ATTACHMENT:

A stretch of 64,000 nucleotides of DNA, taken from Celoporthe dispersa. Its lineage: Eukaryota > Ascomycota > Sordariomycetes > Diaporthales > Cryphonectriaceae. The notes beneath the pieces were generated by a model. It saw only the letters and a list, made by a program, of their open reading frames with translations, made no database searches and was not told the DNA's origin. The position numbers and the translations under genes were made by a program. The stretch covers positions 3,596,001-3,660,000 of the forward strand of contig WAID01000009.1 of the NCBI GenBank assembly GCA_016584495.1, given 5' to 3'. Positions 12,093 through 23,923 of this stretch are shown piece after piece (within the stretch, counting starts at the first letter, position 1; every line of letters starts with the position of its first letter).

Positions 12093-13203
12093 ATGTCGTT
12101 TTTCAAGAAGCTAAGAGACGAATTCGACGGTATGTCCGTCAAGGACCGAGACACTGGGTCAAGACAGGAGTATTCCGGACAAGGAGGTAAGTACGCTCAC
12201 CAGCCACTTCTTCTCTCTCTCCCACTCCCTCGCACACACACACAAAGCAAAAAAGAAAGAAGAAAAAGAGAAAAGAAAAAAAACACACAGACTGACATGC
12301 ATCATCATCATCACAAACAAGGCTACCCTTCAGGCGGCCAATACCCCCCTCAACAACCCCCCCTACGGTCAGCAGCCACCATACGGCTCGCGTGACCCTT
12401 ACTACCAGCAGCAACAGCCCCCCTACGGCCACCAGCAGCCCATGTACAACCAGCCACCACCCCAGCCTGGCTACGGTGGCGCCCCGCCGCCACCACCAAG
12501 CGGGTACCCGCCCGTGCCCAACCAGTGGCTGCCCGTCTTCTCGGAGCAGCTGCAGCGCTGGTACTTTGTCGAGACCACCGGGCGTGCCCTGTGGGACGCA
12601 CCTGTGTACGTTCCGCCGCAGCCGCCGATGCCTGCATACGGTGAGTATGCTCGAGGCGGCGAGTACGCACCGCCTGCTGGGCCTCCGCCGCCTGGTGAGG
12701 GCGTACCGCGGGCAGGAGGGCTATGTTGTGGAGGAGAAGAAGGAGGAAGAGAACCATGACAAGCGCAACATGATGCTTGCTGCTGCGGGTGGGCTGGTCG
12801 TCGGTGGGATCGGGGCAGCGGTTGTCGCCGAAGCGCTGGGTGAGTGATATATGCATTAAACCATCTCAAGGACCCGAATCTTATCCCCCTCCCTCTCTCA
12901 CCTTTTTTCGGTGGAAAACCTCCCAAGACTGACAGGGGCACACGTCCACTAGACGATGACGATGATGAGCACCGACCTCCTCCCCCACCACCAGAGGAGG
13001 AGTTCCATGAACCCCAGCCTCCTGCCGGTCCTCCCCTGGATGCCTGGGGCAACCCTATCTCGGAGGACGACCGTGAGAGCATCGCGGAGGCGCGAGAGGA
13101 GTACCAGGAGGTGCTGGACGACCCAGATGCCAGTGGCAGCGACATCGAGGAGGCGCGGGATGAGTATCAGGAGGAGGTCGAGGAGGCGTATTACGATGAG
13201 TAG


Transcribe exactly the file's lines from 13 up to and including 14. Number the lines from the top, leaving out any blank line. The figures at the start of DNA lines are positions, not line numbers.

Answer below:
13001 AGTTCCATGAACCCCAGCCTCCTGCCGGTCCTCCCCTGGATGCCTGGGGCAACCCTATCTCGGAGGACGACCGTGAGAGCATCGCGGAGGCGCGAGAGGA
13101 GTACCAGGAGGTGCTGGACGACCCAGATGCCAGTGGCAGCGACATCGAGGAGGCGCGGGATGAGTATCAGGAGGAGGTCGAGGAGGCGTATTACGATGAG